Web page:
Going back to the Trump administration, TikTok has been in the government’s cross hairs for data privacy issues. The government views user data saved outside the U.S. as a security risk.
Rather than distribute a news release or talk to journalists on recent actions to address the issue, TikTok has controlled the narrative by issuing their POV in a blog post.
Initially, the strategy worked with TikTok PR and Oracle PR likely pointing journalists to the post which in turn generated headlines and neutral to positive stories like the MarketWatch reporting, “TikTok Moves User Data to Oracle Servers.” (June 17, 2022)
But a BuzzFeed story ambushed TikTok the same day with the damning headline, “Leaked Audio From 80 Internal TikTok Meetings Shows That U.S. User Data Has Been Repeatedly Accessed from China.” To maximize the drama, BuzzFeed created artwork for what it is calling “The TikTok Tapes.”
I don’t know if TikTok got unlucky on timing or envisioned the blog post diffusing the BuzzFeed reporting. Regardless, I continue to believe building equity in a corporate blog offers an asset for PR to take their company’s POV directly to the target audience. And if the company enjoys a high public profile — right, like a TikTok — or the issue is timely, the media will write, sometimes depending on the blog post as the single source.
The Corporate Blog as a Communications Building Block
For the longest time companies perceived corporate blogging as a platform for fluff. Introducing a vegan option in the company cafeteria? Throw it up on the blog. The finance department paints a house for Habitat for Humanity? Write it up for the blog.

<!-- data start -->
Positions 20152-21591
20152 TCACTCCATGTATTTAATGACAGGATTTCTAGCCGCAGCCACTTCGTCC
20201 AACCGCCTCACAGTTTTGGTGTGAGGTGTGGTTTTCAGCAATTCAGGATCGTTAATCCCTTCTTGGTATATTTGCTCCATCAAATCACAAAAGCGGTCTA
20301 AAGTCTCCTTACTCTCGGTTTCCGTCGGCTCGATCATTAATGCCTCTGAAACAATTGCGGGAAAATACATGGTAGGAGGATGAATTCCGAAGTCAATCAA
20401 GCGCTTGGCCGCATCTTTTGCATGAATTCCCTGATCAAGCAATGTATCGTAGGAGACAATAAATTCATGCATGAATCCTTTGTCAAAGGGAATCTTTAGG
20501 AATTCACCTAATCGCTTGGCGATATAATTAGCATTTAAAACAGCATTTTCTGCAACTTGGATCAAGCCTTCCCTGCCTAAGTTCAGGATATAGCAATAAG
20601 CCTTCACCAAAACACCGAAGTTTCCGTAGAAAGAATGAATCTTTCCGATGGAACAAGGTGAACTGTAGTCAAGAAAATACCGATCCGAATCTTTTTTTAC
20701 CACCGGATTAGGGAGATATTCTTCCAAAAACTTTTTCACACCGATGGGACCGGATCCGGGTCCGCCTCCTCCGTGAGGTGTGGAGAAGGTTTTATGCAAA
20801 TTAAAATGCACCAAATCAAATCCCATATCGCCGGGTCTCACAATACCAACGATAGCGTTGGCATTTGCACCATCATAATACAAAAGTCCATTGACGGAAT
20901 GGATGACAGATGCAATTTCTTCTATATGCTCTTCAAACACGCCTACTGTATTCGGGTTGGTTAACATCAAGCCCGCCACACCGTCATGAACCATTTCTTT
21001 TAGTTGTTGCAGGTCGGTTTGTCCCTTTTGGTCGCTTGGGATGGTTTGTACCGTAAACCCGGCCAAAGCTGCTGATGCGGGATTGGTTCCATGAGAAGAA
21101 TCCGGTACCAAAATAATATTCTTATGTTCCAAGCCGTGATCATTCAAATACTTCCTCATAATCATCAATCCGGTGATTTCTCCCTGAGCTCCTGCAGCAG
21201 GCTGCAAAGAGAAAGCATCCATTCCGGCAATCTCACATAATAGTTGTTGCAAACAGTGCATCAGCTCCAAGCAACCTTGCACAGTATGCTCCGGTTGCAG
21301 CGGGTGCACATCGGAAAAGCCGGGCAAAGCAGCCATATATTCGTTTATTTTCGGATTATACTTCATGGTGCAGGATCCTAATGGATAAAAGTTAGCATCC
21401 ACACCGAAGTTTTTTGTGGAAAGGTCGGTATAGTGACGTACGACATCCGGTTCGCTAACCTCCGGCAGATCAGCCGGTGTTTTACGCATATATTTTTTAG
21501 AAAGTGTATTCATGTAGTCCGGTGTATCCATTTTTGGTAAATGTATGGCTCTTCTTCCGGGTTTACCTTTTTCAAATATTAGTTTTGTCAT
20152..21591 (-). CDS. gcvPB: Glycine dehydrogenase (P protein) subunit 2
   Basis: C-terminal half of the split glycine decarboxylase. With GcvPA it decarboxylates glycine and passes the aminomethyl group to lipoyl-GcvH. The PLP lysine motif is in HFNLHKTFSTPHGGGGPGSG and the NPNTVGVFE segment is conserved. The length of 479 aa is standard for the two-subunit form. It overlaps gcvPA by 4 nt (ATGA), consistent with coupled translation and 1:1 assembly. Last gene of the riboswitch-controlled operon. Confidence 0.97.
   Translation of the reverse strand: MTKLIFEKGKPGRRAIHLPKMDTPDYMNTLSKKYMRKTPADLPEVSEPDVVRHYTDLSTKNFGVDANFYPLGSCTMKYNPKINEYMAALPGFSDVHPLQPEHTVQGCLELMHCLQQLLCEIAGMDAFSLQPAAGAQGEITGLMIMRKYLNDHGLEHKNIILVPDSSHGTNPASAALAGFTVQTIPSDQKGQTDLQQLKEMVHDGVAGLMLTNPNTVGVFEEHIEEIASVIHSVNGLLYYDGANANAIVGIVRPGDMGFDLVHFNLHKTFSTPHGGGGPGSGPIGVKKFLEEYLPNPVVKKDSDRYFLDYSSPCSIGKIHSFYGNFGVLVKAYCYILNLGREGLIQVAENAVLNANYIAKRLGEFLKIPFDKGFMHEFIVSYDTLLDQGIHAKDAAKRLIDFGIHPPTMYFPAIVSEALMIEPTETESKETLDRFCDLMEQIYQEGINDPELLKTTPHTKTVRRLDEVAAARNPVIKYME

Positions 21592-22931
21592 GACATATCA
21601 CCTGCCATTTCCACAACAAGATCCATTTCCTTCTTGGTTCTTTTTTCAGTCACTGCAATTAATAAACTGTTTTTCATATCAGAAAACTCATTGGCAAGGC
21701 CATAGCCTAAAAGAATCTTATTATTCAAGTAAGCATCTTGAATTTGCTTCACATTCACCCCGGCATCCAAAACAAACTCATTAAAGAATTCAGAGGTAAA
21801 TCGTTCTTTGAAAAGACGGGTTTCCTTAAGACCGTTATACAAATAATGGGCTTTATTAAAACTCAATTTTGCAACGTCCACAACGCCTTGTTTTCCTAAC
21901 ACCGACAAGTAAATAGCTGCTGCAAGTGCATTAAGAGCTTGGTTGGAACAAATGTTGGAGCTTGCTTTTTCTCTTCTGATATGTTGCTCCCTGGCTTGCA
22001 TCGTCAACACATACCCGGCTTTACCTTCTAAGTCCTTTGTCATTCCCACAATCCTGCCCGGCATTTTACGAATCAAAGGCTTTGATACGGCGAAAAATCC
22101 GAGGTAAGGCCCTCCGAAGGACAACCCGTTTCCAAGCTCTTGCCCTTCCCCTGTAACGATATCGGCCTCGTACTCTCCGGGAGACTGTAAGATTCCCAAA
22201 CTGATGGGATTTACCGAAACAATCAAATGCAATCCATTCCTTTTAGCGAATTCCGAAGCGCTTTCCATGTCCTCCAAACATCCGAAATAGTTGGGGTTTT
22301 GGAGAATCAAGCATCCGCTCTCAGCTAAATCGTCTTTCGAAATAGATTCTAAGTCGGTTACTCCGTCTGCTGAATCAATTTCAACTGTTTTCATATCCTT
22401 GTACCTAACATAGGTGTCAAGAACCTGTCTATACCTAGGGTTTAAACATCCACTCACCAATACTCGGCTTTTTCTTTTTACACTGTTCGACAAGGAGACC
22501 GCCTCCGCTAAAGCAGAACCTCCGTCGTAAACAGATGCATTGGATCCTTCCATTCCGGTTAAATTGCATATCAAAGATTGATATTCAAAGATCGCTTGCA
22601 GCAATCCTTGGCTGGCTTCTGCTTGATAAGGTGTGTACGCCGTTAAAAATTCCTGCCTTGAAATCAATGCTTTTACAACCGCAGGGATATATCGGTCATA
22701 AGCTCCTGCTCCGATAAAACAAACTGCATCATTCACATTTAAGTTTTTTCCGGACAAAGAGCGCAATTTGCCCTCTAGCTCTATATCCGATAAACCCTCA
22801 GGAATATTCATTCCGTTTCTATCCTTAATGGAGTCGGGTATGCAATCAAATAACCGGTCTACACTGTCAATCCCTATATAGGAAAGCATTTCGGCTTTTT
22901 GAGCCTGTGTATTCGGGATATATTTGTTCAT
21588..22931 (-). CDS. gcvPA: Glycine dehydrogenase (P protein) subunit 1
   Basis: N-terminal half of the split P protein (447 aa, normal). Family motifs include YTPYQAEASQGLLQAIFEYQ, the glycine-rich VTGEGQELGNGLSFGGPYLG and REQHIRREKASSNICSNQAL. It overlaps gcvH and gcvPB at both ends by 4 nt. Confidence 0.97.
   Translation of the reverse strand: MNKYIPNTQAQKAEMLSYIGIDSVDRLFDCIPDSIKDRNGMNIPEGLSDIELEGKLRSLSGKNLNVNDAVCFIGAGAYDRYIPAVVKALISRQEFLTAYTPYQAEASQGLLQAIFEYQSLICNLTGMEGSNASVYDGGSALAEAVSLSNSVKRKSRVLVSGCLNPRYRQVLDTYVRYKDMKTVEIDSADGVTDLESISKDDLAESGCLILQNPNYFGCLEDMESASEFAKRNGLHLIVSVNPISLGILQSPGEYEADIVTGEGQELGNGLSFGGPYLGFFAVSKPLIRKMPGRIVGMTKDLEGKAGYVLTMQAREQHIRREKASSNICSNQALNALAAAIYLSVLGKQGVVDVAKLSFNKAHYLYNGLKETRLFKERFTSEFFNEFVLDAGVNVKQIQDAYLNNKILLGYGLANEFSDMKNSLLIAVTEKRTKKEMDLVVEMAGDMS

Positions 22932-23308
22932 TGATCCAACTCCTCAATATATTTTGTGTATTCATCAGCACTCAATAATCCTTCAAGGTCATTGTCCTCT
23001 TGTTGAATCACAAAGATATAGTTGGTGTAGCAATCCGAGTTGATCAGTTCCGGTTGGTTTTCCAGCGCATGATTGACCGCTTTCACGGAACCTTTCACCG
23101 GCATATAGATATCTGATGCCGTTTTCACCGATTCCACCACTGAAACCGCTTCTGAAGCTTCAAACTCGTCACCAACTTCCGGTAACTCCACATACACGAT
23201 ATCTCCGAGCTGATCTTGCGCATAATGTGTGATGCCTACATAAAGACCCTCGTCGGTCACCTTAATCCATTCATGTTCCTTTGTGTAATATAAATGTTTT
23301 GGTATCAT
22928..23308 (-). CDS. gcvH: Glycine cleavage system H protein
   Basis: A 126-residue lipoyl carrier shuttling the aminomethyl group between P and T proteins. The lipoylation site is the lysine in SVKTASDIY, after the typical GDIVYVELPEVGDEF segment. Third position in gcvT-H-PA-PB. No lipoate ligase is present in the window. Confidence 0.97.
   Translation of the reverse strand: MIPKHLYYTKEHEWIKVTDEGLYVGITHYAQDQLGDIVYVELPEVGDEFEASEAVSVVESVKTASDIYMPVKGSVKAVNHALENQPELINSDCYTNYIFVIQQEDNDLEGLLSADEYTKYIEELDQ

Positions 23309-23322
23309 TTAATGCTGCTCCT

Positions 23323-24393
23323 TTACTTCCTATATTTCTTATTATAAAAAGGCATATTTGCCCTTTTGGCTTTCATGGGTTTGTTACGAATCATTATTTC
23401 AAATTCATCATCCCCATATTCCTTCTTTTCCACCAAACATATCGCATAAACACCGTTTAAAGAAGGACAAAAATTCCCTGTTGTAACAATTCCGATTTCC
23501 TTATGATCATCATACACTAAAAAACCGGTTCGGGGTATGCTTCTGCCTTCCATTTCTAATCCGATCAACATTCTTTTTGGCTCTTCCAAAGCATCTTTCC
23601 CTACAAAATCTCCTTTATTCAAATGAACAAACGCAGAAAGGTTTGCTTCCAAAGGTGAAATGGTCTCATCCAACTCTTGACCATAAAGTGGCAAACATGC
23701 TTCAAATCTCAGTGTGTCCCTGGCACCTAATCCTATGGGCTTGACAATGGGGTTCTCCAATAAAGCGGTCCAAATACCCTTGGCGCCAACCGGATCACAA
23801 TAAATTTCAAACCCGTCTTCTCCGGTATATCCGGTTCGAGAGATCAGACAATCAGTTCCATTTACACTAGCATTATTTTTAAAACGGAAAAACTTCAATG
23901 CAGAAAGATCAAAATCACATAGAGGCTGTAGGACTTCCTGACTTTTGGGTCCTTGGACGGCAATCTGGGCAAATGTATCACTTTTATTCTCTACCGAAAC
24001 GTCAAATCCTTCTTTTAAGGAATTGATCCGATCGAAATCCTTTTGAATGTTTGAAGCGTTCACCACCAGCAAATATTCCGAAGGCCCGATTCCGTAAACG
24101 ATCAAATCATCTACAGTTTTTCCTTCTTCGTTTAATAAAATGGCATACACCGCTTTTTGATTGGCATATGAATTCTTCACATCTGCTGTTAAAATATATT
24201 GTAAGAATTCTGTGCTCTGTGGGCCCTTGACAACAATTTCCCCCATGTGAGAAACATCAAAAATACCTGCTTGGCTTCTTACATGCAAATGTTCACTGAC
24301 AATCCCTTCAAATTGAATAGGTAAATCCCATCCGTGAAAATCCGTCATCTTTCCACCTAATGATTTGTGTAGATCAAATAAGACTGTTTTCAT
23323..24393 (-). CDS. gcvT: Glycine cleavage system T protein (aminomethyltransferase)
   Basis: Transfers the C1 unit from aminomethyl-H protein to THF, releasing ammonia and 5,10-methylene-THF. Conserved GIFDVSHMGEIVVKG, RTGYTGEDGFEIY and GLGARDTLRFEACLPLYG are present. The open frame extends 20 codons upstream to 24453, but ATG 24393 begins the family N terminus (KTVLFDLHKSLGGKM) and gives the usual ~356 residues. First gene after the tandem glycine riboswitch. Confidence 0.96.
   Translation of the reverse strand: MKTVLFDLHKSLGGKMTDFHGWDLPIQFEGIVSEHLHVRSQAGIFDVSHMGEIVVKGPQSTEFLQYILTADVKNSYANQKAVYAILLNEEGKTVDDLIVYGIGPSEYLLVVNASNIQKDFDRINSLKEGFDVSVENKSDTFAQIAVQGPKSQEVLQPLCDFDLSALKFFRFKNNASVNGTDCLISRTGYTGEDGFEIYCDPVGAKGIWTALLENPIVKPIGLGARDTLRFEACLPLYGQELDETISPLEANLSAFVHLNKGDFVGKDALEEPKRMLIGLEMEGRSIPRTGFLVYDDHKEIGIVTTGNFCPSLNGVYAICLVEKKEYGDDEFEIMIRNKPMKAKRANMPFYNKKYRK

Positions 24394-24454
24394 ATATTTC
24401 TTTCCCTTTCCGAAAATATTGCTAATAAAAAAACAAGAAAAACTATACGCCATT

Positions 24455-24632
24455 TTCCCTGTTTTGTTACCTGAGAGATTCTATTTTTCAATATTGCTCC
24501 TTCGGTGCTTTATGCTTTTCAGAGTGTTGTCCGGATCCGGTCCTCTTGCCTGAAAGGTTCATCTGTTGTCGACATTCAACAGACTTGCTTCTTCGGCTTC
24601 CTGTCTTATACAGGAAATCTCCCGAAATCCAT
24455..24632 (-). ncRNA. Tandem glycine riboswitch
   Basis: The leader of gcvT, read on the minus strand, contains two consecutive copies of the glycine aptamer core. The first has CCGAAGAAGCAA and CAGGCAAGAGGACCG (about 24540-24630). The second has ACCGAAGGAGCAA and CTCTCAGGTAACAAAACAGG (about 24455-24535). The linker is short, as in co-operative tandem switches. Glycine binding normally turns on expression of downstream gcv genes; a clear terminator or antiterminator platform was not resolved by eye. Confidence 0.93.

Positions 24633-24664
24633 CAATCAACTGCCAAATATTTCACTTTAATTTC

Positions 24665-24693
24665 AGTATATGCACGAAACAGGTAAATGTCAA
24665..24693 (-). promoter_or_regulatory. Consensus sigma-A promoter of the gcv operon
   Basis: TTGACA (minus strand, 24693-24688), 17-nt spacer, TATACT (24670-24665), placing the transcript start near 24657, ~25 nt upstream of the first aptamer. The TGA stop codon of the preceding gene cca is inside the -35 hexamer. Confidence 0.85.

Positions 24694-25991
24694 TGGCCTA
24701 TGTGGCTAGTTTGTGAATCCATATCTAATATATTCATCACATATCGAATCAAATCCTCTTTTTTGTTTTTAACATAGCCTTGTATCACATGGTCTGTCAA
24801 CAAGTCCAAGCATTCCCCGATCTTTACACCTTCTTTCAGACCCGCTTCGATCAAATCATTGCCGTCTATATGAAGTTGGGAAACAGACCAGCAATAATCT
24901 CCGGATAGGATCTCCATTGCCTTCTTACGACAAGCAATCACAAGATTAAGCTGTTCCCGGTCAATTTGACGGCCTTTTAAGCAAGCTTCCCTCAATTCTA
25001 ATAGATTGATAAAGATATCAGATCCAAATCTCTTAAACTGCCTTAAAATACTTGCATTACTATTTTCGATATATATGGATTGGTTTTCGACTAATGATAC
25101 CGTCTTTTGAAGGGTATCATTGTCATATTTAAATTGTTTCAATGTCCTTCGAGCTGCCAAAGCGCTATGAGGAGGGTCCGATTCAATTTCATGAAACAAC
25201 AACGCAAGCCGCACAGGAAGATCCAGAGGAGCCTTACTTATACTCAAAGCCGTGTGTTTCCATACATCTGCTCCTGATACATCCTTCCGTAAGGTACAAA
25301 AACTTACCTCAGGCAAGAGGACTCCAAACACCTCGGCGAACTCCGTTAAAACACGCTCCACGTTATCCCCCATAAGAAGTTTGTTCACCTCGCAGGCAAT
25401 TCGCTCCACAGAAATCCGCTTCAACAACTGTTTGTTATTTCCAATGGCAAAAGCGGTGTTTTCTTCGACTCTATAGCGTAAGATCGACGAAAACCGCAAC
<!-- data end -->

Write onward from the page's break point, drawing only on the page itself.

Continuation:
That changed in 2010 when Google announced on its corporate blog the decision to exit from the China market. Here was Google, one of the most influential companies in the tech sector, communicating a piece of news that would forever change its trajectory, and they chose a blog post. Not at a press event. Not in a news release. The action gave street cred to corporate blogging.
Fast forward to today, progressive PR teams — consultancy as well as in-house — are investing in owned media in a way that it becomes intertwined with traditional PR tactics, often as a platform for thought leadership. That’s how you gain synergy and boost earned media.
Stepping back for a moment, consider what prompts a journalist to perceive a source as valuable. The source delivers a fresh point of view, often running counter to the conventional way of thinking. The source pushes the discourse into unexpected terrain. The source helps the journalist to view the issue in a different light.
The same high bar applies to owned media and publishing thought leadership posts. Unfortunately, many — especially those from B2B tech companies — treat corporate blogs like a sales channel with self- promotion trumping critical thinking. These same companies end up baffled that no one, much less journalists, pay attention to their content.
And make no mistake journalists do pay attention to corporate blogs. Plug the phrase [said in a blog post] into the Google news engine and proof of concept comes to the surface.
BTW, a few years ago I had a first-hand experience with this dynamic. An article in The Street (May 26, 2018) on Tesla CEO Elon Musk’s tweets damaging the company’s reputation on Wall Street include commentary from me.
Lifted from a blog post.